Unbiased Analysis of Today's Healthcare Issues

Healthcare cost and quality in 9 European countries

Written By: Jason Shafrin - Jan• 23•08

The latest special issue of Health Economics is very interesting.  It looks at healthcare cost and quality metrics across nine European countries using clinical vignettes from the HealthBasket dataset.  The nine countries included in the project were: Denmark, England, France, Germany, Hungary, Italy, The Netherlands, Poland, and Spain.  The vignettes were used in order to collect standardized data across the diversity of medical care practiced in these nine countries.  The ten vignettes were:

  • Appendectomy; male aged 14–25; inpatient; emergency
  • Normal delivery; female aged 25–34; inpatient; elective
  • Hip replacement; female aged 65–75; inpatient; elective
  • Cataract; male aged 70–75; outpatient; elective
  • Stroke; female aged 60–70; inpatient; emergency
  • Acute myocardial infarction; male aged 50–60; inpatient; emergency
  • Cough; male aged 2; outpatient; emergency
  • Colonoscopy; male aged 55–70; outpatient; elective
  • Tooth filling; child aged 12; outpatient; emergency
  • Physiotherapy; male aged 25–35; outpatient; elective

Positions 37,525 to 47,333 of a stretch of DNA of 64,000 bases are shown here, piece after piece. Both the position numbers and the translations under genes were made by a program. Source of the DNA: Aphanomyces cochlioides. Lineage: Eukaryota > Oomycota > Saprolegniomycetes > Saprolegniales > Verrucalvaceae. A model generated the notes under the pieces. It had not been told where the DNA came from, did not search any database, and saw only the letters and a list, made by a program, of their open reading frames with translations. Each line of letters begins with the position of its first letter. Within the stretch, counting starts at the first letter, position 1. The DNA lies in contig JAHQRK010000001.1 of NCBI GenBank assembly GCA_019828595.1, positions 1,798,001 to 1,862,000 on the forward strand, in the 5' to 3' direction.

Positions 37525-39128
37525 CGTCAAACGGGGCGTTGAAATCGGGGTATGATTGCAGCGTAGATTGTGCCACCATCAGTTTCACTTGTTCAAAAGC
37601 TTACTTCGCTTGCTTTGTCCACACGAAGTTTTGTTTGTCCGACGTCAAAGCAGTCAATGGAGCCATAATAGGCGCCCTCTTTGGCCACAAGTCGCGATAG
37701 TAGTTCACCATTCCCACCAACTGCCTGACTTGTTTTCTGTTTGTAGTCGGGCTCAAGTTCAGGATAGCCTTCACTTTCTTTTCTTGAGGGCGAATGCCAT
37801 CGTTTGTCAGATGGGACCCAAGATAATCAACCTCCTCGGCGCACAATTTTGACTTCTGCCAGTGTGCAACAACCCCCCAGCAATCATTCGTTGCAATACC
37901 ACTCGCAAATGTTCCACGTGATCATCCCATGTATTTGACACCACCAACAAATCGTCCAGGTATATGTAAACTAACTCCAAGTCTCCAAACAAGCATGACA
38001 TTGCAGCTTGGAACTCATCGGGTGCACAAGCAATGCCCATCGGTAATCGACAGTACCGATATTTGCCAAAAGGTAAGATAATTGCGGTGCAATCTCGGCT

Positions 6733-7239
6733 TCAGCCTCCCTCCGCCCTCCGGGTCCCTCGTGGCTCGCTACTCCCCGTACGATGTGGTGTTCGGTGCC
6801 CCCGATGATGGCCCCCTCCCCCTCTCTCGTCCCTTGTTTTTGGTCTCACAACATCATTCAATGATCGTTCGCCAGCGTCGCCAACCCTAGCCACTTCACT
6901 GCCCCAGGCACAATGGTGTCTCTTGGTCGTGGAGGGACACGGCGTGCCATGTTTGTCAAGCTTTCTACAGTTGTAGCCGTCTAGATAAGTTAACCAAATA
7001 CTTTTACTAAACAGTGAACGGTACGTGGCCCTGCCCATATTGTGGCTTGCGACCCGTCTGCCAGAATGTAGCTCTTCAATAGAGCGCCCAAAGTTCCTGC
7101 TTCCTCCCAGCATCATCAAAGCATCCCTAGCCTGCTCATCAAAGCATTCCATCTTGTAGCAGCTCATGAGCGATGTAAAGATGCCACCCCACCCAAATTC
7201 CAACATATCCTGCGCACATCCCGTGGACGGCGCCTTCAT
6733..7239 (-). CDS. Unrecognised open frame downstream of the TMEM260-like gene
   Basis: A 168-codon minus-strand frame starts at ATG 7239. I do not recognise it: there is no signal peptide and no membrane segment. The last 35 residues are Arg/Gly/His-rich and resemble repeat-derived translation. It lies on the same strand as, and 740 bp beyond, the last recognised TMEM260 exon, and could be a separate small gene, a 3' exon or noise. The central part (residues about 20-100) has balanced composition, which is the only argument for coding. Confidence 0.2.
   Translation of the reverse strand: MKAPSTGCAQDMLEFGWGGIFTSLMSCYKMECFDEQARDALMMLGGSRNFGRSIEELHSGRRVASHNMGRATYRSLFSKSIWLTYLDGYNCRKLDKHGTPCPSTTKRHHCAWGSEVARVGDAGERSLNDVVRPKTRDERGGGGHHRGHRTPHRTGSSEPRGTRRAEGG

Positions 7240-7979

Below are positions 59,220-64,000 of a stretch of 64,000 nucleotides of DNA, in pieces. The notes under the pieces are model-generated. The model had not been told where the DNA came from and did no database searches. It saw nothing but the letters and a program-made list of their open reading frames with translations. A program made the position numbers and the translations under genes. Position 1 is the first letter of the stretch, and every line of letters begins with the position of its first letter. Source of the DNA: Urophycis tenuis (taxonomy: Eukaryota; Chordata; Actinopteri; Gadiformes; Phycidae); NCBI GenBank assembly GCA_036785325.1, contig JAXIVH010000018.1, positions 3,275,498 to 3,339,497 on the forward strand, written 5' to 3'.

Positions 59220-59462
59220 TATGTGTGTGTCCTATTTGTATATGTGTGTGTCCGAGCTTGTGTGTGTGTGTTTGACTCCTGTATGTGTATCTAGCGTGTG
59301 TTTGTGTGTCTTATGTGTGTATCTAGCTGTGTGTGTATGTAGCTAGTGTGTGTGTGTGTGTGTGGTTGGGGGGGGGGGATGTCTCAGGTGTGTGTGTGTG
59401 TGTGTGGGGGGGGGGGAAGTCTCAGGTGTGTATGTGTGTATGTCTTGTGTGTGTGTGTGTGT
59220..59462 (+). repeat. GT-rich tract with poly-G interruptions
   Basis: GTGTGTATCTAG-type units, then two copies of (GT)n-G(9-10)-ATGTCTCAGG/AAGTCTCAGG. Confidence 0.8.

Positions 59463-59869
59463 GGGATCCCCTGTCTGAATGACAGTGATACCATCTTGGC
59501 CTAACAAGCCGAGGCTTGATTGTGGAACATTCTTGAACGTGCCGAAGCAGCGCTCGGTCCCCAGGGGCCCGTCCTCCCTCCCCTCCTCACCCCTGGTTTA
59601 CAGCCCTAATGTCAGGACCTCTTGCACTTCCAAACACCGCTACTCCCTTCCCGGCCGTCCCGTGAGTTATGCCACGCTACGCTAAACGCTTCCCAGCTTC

The authors found that “Hungary, Poland, and Spain were – as expected – below the nine-country average [in terms of medical cost]. However, after adjustment for episode-specific PPPs…costs of these three countries turned out to be average, or even among the highest for some vignettes…The prices that were charged varied greatly, not least because of variation in applied technologies.  The hip replacement vignette, for example, was reimbursed at a (average) level of €8963 in Italy, compared with €1795 in Hungary… The AMI vignette showed some remarkable variations as well. In the Netherlands, the ‘price’ for an AMI treatment was €8722; whereas in neighbouring Germany, it was ‘only’ €3114.”

While the technology used had a large impact on cost, structural varaiables (e.g.: number of beds per hospital, staff per beds, beds in the relevant specialty, or staff in the relevant specialty) had little correlation with procedural costs.

Other articles in this special issue examine each one of the ten vignettes in more detail.

Reinhard Busse, Jonas Schreyögg, Peter C. Smith  “ Variability in healthcare treatment costs amongst nine EU countries – results from the HealthBASKET project” Health Economics, Volume 17, Issue S1  (p S1-S8)

You can follow any responses to this entry through the RSS 2.0 feed. Responses are currently closed, but you can trackback from your own site.